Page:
Beth Ahner is a Professor in the Department of Biological and Environmental Engineering and is currently serving as a Senior Associate Dean in CALS. Her professional objectives have been to explore basic science in pursuit of better engineering solutions. In particular, she seeks to understand how organisms adapt to trace metal stress in the environment and in turn, how they influence the form of metals in the environment. Discoveries in this area lead to better strategies to remediate metal contamination in the environment and to a better understanding of natural ecosystems.
Professor Ahner’s research in environmental biotechnology explores how plants solubilize, take up, detoxify, and sequester metals. Her lab group focuses on questions involving intracellular detoxification mechanisms and how biological processes affect the biogeochemical cycling of metals in both the natural environment and in engineered systems. One application of this research is phytoremediation, the use of plants to remove metals from contaminated soils.
Professor Ahner teaches students to recognize the complexity of environmental problems and to implement efficient and environmentally sound solutions to them. At the undergraduate level, she focuses on introductory modeling, and at the graduate level, she focuses on current research in bioremediation. Her recent courses include BEE 2510 Engineering for a Sustainable Society.
- Mansfeldt, C. B., Richter, L. V., Cochlan, W. P., Ahner, B., & Richardson, R. E. (2016). Use of De Novo Transcriptome Libraries to Characterize a Novel Oleaginous Marine Chlorella Species during the Accumulation of Triacylglycerols. PLOS One. 11.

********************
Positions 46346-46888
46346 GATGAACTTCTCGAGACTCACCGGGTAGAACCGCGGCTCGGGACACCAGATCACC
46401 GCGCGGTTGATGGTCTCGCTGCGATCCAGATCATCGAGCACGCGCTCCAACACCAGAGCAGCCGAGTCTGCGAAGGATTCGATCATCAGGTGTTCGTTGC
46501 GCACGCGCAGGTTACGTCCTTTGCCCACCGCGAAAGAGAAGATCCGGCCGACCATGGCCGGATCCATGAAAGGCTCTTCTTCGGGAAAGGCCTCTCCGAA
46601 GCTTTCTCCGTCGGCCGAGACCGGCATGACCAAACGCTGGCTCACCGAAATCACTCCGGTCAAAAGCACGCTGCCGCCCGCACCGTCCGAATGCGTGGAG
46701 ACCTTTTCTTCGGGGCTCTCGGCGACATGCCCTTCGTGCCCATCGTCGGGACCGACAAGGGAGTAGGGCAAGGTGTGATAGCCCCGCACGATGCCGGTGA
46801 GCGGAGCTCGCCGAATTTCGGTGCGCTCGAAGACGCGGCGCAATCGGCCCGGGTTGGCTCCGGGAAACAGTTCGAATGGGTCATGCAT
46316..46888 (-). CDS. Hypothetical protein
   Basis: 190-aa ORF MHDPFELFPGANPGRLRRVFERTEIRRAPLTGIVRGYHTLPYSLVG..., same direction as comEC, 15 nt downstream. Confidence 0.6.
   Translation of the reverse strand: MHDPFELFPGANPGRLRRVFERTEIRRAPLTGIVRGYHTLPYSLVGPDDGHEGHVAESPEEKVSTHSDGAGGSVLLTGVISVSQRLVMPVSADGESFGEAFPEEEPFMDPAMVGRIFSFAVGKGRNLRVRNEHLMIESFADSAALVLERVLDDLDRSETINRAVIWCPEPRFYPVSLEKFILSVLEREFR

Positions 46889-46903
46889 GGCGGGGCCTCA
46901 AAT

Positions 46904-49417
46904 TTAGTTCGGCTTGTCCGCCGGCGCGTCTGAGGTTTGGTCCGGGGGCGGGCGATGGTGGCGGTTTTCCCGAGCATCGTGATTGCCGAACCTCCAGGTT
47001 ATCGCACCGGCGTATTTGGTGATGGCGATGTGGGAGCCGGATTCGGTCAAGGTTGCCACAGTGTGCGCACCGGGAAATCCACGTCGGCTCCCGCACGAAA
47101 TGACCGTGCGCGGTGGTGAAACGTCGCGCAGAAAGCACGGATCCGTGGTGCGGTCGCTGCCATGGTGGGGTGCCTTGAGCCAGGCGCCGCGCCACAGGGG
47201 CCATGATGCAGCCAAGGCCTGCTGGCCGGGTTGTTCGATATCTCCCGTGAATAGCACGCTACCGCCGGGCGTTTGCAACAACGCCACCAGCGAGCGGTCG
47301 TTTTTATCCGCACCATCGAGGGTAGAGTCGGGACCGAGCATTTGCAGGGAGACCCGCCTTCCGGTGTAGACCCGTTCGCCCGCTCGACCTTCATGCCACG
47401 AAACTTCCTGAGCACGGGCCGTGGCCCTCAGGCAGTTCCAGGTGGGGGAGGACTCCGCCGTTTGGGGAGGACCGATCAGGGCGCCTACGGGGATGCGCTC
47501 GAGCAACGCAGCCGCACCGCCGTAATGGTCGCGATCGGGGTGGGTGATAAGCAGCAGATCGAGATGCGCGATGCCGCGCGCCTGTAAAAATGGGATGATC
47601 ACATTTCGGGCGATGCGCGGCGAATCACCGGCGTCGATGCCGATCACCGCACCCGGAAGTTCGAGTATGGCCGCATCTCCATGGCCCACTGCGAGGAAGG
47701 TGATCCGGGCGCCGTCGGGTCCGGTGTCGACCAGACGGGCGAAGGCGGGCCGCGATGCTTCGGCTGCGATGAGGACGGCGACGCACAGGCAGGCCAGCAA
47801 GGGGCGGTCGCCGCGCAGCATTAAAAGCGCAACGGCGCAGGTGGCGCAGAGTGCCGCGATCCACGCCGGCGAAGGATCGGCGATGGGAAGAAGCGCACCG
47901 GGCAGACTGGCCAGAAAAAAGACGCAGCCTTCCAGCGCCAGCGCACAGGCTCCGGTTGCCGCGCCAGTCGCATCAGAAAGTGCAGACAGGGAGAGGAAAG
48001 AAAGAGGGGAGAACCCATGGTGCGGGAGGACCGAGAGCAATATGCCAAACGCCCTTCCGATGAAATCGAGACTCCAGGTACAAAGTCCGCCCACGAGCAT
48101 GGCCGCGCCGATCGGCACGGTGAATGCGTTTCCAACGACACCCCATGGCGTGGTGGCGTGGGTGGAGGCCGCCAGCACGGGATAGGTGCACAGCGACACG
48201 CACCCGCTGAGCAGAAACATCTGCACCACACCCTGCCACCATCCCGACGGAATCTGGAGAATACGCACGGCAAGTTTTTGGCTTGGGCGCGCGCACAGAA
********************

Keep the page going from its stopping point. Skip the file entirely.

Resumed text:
- Walsh, M. J., Goodnow, S. D., Vezeau, G. E., Richter, L. V., & Ahner, B. (2015). Cysteine Enhances Bioavailability of Copper to Marine Phytoplankton. Environmental Science & Technology. 49:12145–12152.
- Kim, B. J., Richter, L. V., Hatter, N., Tung, C. K., Ahner, B., & Wu, M. (2015). An array microhabitat system for high throughput studies of microalgal growth under controlled nutrient gradients. Lab on a Chip. 15:3687-3694.
- Yang, H., Gray, B. N., Ahner, B., & Hanson, M. R. (2013). Bacteriophage 5' untranslated regions for control of plastid transgene expression. Planta. 237:517-27.
- Gupton-Campolongo, T., Damasceno, L. M., Hay, A. G., & Ahner, B. (2013). Characterization of a High Affinity Phytochelatin Synthase From The Cd-Utilizing Marine Diatom Thalassiosira pseudonana. Journal of Phycology. 49:32-40.
- Hanson, M. R., Gray, B. N., & Ahner, B. (2013). Chloroplast transformation for engineering of photosynthesis. JXB: Journal of Experimental Botany. 64:731-742.
- Kim, H., Walsh, M. J., Yang, H., & Ahner, B. (2011). Nutrient availability alters levels of non-translationally synthesized nitrogen-rich dipeptides in Emiliania huxleyi. Aquatic Biology. 12:215-224.
- Saathoff, A. J., Ahner, B., Spanswick, R. M., & Walker, L. P. (2011). Detection of Phytochelatin in the Xylem Sap of Brassica napus. Environmental Engineering Science. 23:103-111.
- Vadas, T. M., & Ahner, B. (2009). Extraction of lead and cadmium from soils by cysteine and glutathione. JEQ: Journal of Environmental Quality. 38:2245-2252.
- Smith, J., Gao, B., Funabashi, H., Tran, T. N., Luo, D., Ahner, B., Steenhuis, T. S., Hay, A. G., & Walter, M. T. (2008). Pore-scale quantification of colloid transport in saturated porous media. Environmental Science & Technology. 42:517-523.